these enquiries, roughly two thirds of which come from criminal justice or social care
  agencies with the remainder coming from friends or relatives of the individuals
  concerned. These contacts require sensitive handling as the Data Protection Act
  does not allow us (in most cases) to confirm or deny the presence of named
  individuals within our wards without their consent but these are generally relatively
  simple to deal with. Exceptions include examples where an out-of-area service is
  trying to locate someone who they merely believe to be mentally unwell and “in
  London” or where there are other complicating factors.
  It is unclear why a relatively high proportion of Lambeth contacts relate to Data
  Protection queries, but it may be that local police and probation services have simply
  become more aware of the service, or that the number of sites on which in-patient
  wards operate – and recent reorganisations – have led to some confusion.
Complex information and casework

  These types of call overlap to some extent as provision of very complex information
  (or responding to very confused or inchoate enquiries) can be more demanding than
  some forms of active intervention. The latter can range from simply contacting a team
  with a client‟s concerns through to long term work with an individual to resolve a
  variety of concerns or to contribute to building trust between them and people
  working with them. Similarly, complex information can involve significant research
  and exploration to establish the nature of the information required as well as verifying
  the accuracy of the results. This is particularly the case as these enquiries may fall
  outside the strict remit of mental health services, and include questions about
  housing, welfare benefits and community support or opportunities in general.
  Broadly, about half of the service‟s work comes into these categories. Lewisham has
  a relatively high proportion of “casework” contacts but this may be an artefact of
  relatively low take up as well as a number of long standing, involved cases with
  which PALS has been involved. Against that, “Non Trust” enquiries clearly do involve
  a greater degree of complexity as they will usually involve out of area or international
                                             Casework themes: The content of enquiries
  Although the above gives a degree of insight into PALS workload, it is limited in its
  ability to illustrate the nature of the work as aside from its complexity. To this end, we
  have attempted a further analysis of the dataset based on the information we were
  being asked to provide or the issue in question. These divide the more complex
  areas of work into six separate strands:

  Page 4
                                                          PALS Report November 2007
   Health issues – including information about mental health problems, positive
    mental health and treatment options [Health]
   System issues, including NHS and Trust procedures and policies [System]
   Resource issues, including access to particular services or care options, including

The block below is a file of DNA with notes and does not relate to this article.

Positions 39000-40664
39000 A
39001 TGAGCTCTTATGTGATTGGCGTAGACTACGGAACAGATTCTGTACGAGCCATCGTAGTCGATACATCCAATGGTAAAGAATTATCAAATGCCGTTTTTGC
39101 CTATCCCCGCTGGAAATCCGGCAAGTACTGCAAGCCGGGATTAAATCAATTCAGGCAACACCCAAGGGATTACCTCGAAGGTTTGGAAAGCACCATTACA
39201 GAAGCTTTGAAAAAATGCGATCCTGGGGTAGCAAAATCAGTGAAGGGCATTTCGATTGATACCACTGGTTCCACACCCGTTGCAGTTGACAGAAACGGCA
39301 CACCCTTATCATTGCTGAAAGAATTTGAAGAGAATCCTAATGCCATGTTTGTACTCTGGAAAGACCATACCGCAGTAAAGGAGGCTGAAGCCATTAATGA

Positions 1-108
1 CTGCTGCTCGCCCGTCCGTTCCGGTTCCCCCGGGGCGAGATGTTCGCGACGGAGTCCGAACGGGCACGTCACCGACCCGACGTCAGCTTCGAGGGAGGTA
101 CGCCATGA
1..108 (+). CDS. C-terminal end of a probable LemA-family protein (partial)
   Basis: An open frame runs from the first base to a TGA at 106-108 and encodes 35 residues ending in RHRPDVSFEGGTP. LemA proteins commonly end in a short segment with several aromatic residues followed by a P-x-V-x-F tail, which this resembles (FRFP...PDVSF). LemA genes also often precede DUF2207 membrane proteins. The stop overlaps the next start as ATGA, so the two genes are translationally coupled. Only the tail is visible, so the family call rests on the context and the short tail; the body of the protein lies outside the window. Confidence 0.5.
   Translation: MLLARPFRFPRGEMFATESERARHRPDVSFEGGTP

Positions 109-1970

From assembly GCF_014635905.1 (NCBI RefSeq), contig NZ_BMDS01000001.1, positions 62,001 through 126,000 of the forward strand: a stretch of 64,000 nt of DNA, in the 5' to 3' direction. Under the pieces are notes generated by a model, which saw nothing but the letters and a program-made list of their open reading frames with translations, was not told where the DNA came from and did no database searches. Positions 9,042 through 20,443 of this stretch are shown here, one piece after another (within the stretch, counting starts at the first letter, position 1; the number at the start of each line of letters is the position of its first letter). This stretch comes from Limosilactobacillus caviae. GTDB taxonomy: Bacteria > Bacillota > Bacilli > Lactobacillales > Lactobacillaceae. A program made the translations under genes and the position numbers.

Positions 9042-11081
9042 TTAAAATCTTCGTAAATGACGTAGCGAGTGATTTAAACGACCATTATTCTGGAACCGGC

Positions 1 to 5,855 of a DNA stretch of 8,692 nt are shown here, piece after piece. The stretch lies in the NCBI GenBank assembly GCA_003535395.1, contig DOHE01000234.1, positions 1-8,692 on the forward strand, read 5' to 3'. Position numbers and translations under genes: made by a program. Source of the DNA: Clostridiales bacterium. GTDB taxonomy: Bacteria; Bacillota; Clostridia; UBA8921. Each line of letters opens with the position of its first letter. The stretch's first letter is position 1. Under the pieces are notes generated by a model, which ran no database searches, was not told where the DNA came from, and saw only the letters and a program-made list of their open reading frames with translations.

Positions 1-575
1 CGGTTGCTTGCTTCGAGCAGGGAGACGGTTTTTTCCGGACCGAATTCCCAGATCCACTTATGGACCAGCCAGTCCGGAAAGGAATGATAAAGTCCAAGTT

secondary and tertiary mental health services [Resource]
   Engagement issues, including volunteering or membership requests but als o
    including requests for employment or student placement (the last always sub
    categorised as “corporate” [Engagement]
   Issues relating to current, active or planned mental health care services, delivered
    or organised by SLaM and with which the client is unhappy [In Service] and
   Issues relating to a current perceived mental health crisis on the part of the
    individual contacting PALS or someone known to them. These may include
    aspects of all of the above, but have an additional urgency. [Crisis]
Additionally, we have further separated out the very simplest calls, as
   “Switchboard” enquiries relating to providing a phone number of contact details or
    cancelling or rearranging a Trust appointment [Switchboard].
Data Protection work remains a category on it own for these purposes, which
explains its omission from Table 3, which
                                                             Simple Complex Casework
cross tabulates the two systems of
categorisation. Note that even                 Switchboard      195       3        2
“Switchboard” requests can sometimes
produce significant amounts of work.                System       29      53       18

                                                    Resource        24        47         5
Chart Two, below, gives an overview of
PALS activity by the above “themes”. This           In-service      5        28         54
is notable in that it shows that actually
                                                       Health      40       107         15
relatively little (9%) of contacts relate to
resolving difficulties between Trust clients            Crisis      5        49         65
and teams directly (although these cases
do take up a disproportionate amount of           Engagement       20         3          0
time) while 12% of contacts involve a                            Table 3: Cross tabulation
current or imminent crisis, at least in the
opinion of the caller. Overall, 21% of contacts involve “problem solving” and 37%
more general advice and information, in addition to 20% of “switchboard and 22%
DPO work. This is interesting as it demonstrates that PALS within SLaM had
developed a role which is quite distinct from the original concept as envisaged by the